So I’m turning to you Internet. You’re a cruel mistress. I need to be held accountable to be healthier, I need motivation to do it, and I need to not quit. It is my intention to post here on a weekly basis, tracking my progress. Don’t let me quit.

Starting Point, Wednesday, February 15, 2012

  • Weight: 333lbs
  • Push-Ups: 15 in two sets
  • Sit-Ups: 38 in two sets
  • Run: 0.524 Miles in 8min 8sec

Next Check in Goals

  • Weight: 330lbs (-3lbs)
  • Push-Ups: 20 in two sets (+5)
  • Sit-Ups: 45 in two sets (+7)
  • Run: 0.5 Miles in 7min 50 sec
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3 Responses to Yes, I’m fat…and while I’m okay with that, I don’t want to be anymore

  1. Tamarynn says:

    As you already know, dieting and excercise take some work. Best of luck to you!

    Personally, I’ve found calorie intake to be the worst culprit. Eliminating or reducing high caloric items from your diet certainly helps. As far as excercise, since I despise going to a gym, I’ve found simple workout games to be a decent approach to the home excercise routine. Games like EA Active (Wii, not sure about other systems) give you a decent 20-30 minute workout and help track your progress.

    • Wayne says:

      That is indeed the biggest problem. I like the high calorie foods. Exercise helps in one sense, I don’t have as much of an appetite after actually pushing myself in a workout. Or at least, sugary, fatty things just don’t seem as appealing. Though, it still doesn’t make vegetables sound yummy.

  2. Hilary says:

    I’m not obese, but I know that I need to take care of myself or I’ll eventually lose my slenderness and my good health. While our circumstances are different, the basic struggle to ‘eat right and exercise’ is the same.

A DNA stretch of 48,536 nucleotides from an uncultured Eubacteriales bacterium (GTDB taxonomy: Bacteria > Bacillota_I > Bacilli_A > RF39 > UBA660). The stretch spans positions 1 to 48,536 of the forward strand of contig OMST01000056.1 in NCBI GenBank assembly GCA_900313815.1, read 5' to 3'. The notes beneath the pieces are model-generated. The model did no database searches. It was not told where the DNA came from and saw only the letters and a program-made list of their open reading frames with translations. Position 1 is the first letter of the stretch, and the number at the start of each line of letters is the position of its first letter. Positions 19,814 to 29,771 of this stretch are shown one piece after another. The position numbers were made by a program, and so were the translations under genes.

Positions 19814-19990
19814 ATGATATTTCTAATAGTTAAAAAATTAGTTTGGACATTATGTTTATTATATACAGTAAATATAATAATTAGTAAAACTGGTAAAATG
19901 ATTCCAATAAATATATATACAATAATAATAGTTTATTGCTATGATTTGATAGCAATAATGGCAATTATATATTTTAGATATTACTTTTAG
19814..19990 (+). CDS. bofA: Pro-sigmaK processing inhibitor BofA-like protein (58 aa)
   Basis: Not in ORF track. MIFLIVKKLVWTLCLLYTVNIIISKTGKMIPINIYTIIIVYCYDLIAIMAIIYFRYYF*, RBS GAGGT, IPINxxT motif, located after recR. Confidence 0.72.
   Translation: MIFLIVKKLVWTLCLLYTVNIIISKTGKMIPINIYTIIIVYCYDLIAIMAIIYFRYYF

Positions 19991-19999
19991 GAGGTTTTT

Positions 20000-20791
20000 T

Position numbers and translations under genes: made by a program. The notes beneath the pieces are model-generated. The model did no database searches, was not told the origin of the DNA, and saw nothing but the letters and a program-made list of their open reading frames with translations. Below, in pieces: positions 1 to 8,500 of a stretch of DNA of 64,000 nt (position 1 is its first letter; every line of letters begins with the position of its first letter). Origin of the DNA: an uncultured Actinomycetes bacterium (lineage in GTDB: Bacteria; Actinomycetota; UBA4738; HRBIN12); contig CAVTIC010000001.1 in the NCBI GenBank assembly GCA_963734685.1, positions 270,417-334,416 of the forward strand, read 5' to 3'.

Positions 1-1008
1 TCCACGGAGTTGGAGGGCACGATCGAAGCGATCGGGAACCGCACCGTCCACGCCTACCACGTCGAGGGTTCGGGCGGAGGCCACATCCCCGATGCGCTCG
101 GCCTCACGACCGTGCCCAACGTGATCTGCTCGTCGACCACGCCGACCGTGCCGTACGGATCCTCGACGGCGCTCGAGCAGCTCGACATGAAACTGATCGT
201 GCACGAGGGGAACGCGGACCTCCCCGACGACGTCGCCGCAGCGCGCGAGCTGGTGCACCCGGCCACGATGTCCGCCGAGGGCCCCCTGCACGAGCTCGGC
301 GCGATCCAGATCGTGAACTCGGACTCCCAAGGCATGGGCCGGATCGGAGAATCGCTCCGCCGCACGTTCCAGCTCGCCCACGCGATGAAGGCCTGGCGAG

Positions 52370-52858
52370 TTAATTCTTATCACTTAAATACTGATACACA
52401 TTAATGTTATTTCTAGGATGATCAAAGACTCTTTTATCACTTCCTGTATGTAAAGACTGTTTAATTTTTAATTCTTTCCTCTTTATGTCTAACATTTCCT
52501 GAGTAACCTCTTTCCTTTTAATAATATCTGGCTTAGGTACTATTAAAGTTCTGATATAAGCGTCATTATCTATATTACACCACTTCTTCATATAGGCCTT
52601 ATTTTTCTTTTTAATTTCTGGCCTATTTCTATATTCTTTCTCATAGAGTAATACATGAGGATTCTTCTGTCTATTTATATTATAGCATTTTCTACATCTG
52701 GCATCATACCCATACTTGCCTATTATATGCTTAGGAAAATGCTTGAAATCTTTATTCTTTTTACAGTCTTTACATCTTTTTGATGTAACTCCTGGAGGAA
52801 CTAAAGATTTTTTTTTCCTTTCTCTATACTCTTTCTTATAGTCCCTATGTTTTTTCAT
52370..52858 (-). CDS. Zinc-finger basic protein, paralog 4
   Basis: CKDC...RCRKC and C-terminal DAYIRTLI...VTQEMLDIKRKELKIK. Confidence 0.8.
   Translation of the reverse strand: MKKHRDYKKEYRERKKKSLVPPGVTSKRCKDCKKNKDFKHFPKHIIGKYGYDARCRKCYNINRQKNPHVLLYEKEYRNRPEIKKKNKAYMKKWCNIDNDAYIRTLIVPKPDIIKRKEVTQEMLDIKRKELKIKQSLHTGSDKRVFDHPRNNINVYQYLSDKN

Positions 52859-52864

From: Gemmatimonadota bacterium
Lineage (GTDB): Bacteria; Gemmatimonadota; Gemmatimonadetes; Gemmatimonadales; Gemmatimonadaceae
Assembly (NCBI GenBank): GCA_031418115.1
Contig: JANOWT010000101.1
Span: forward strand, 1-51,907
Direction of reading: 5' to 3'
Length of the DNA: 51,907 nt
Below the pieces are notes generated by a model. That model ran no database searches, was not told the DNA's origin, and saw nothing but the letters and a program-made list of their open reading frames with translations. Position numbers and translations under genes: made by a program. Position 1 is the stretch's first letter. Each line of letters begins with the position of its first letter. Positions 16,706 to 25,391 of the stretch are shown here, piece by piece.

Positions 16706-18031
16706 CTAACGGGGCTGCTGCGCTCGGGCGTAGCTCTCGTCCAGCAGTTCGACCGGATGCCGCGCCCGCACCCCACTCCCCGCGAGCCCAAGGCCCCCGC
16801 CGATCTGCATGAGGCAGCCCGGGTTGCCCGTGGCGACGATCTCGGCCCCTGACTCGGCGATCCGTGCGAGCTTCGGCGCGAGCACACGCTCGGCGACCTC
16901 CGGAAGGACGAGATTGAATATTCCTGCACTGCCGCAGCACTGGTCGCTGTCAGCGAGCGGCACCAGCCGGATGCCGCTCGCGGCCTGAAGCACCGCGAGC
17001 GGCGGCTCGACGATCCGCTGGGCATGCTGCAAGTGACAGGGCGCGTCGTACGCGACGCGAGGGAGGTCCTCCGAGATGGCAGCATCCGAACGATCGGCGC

And I’m also not great at translating current choices to their abstract future consequences. If it makes you feel any better, it’s actually a problem with the structure of the human brain. Our amygdala processes current needs and threats; our forebrain processes the future and abstract issues; and the two don’t communicate terribly well. (This from an interesting book called “Kluge.”)

    I have determined that I am not the sort of person who is going to set aside the time to exercise, and I don’t deal well with feeling deprived (though I would say that’s most people). This is unlikely to change until/unless I have the money for a personal trainer who comes to my house and possibly a personal chef 🙂

    I am currently borrowing the French approach. Most French people (speaking in generalities here) are still slender despite eating ridiculously yummy food and NOT going out of their way to exercise. But they eat limited portions of fresh, unprocessed food (which happens to include more fruits and veggies and less meat than we typically eat, but all made to taste yummy). Plus, they build a LOT of walking into their daily lives as their primary exercise. Only time will tell, but it seems a lot more sustainable and WAY more enjoyable than anything else I’ve tried so far.

    For a completely different and far more radical approach that I also think has a whole lot of merit, watch the documentary, “Sick, Fat, and Nearly Dead.” You can find it on YouTube.